I have met and heard the tragic stories of many parents. PA is a function, by and large, of a custodial ex-partner, although some alienation can start while the couple is still together.

This blog is a story of experiences and observations of dysfunctional Family Law (FLAW), an arena pitting parent against parent, with children as the prize. Due to the gender bias in Family Law, that I have observed, this Blog has evolved from a focus solely on PA to one of the broader Family/Children's Rights area and the impact of Feminist mythology on Canadian Jurisprudence and the Divorce Industry.

Sunday, January 31, 2010

In OZ ~ 'No excuse' for family law shake-up

It appears common sense may prevail in Australia given the Australian Institute of Family Studies AIFS) have researched and found some non-partisan, non-ideological factors in favour of shared parenting. They have indicated they have found no correlation between violence and shared parenting, there has been a 22% reduction in court cases, and the practice of shared parenting is widely supported. 

The review, spread over two years involved 28,000 people, including 15,000 parents and  for most people it worked well.  It shows 80 per cent of parents are co-operating.

The AIFS is a world renowned organization whose role is to give non-partisan, non ideological advice on family matters.  We need an equivalent one in Canada to get us out of the Feminist dominated rhetoric of men being abusers and unsafe to share parenting. The trouble may arise in the legislature where Australia has a socialist bleeding heart government in power who typically bow to the feminist lobby within their ranks for fear of being cast as an abuser and of course whatever voting power they have.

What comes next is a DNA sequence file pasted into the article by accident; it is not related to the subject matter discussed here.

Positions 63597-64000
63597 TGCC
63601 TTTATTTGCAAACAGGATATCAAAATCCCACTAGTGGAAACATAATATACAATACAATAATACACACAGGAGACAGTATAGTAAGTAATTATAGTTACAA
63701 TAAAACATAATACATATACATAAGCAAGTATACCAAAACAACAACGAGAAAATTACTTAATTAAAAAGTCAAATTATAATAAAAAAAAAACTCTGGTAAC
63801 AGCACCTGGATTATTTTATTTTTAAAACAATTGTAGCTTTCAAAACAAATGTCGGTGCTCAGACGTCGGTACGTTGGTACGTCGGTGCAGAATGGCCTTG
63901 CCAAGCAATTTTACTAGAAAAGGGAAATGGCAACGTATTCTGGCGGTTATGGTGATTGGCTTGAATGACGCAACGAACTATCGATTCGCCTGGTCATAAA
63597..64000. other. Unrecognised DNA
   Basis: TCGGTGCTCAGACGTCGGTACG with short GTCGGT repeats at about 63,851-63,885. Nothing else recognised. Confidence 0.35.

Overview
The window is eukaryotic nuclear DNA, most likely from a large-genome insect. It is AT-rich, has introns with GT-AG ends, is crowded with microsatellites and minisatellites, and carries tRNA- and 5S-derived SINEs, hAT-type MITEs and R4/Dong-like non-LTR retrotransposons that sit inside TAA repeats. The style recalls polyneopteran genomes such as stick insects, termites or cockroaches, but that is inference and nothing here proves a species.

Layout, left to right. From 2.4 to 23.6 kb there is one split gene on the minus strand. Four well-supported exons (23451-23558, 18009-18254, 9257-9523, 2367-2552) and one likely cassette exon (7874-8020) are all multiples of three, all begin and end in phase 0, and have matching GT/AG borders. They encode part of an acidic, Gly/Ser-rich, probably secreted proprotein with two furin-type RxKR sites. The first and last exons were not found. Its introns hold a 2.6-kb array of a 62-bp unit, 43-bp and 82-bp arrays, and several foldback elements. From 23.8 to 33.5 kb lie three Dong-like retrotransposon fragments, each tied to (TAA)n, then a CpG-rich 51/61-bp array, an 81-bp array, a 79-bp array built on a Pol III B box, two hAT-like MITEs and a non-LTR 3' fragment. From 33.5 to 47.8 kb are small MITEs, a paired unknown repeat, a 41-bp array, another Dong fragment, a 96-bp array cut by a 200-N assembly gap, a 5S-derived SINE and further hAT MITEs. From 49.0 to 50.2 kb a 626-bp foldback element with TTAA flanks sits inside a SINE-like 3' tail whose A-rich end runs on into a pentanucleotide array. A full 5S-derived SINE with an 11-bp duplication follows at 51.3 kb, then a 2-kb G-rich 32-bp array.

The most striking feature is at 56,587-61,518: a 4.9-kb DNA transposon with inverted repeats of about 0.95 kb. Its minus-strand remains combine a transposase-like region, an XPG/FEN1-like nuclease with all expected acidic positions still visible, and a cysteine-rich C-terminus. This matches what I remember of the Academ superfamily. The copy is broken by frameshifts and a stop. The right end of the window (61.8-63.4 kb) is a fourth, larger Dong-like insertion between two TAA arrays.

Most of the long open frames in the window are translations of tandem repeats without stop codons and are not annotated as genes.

Chisholm the ex judge appears to be a chivalrous drone and thinks violence or at least its propensity is worthy of spending more money.  The proportion of violence relative to the population of married couples and even those divorcing is minuscule but these useful idiots of the feminists give it much greater credence that it deserves. 

In Canada out of a million couples (2 million people) 999,997.7  females do not kill their male spouse and 999,992 males to not kill their female spouse. Do we make laws for the 999,990 plus people who are not a problem or the tiny fraction who present perplexities to the system, and in turn, penalize the majority.  If we make laws focusing on the tiny minority very few people could drive, get married, have children,  find a decent job, or live any kind of high quality life free of nanny state intervention.  It is one thing to take away points on a drivers license for using a cell phone or texting while operating the vehicle, quite another to deny a parent from legal involvement and maximum time with their genetic progeny. There can be nothing more personal or devastating to a rational human to be denied this right because of gender.


In any assessment, if violence is suspected or alleged, an investigation should occur. If the allegation is false the instigator should be charged criminally and primary custody of the children given to the parent who was falsely accused.  In Australia as in the USA the person most likely to kill or harm the child is the single mom, either alone or in concert with a boyfriend/new partner.MJM










By Sabra Lane for AM
Posted Sat Jan 30, 2010 11:25am AEDT
Updated Sat Jan 30, 2010 11:59am AEDT
A 
Family Studies Institute report found a drop in the number of cases 
going to court.
A Family Studies Institute report found a drop in the number of cases going to court. (stock.xchng: Asif Akbar)

The Federal Opposition has warned the Government against making changes to family law that alter the principle of giving children the right to a meaningful relationship with both parents in the case of divorce or separation.